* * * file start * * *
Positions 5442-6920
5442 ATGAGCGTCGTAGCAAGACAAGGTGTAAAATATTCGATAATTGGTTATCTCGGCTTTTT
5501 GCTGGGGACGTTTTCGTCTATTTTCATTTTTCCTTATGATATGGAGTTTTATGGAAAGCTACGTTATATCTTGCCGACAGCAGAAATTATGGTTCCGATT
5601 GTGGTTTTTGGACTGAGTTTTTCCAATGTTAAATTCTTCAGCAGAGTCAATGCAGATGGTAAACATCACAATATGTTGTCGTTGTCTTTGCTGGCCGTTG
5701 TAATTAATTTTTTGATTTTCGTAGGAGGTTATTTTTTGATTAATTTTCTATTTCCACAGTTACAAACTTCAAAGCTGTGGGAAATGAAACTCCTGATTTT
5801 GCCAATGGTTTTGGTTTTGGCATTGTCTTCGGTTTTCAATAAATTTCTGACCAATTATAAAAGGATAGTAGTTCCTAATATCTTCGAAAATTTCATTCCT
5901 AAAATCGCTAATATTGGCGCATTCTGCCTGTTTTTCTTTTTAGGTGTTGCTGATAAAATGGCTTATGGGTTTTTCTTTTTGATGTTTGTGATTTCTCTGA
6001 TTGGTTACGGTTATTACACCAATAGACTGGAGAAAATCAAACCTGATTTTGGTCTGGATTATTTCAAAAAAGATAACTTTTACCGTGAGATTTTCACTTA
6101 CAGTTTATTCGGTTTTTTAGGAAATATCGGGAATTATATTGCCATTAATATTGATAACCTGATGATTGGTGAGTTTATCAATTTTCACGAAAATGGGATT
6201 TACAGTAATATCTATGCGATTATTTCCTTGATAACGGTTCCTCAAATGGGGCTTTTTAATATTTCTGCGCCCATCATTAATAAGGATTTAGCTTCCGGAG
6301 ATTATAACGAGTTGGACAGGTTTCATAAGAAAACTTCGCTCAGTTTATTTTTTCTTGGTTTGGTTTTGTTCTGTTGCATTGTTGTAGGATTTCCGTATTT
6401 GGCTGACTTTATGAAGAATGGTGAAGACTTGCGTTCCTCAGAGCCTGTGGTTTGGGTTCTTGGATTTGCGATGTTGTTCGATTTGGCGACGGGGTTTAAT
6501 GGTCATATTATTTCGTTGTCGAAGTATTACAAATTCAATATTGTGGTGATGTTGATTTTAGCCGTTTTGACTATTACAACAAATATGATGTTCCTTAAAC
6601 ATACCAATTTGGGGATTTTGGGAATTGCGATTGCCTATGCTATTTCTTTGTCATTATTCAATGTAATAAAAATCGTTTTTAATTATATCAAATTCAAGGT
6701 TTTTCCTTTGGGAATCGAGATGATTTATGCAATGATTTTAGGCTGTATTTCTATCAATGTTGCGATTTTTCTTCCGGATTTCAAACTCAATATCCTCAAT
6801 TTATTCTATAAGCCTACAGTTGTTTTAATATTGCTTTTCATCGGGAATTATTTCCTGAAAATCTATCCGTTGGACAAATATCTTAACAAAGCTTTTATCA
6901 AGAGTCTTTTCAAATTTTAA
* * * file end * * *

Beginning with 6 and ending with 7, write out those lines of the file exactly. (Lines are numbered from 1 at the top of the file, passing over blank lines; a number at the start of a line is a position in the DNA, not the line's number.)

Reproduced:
5801 GCCAATGGTTTTGGTTTTGGCATTGTCTTCGGTTTTCAATAAATTTCTGACCAATTATAAAAGGATAGTAGTTCCTAATATCTTCGAAAATTTCATTCCT
5901 AAAATCGCTAATATTGGCGCATTCTGCCTGTTTTTCTTTTTAGGTGTTGCTGATAAAATGGCTTATGGGTTTTTCTTTTTGATGTTTGTGATTTCTCTGA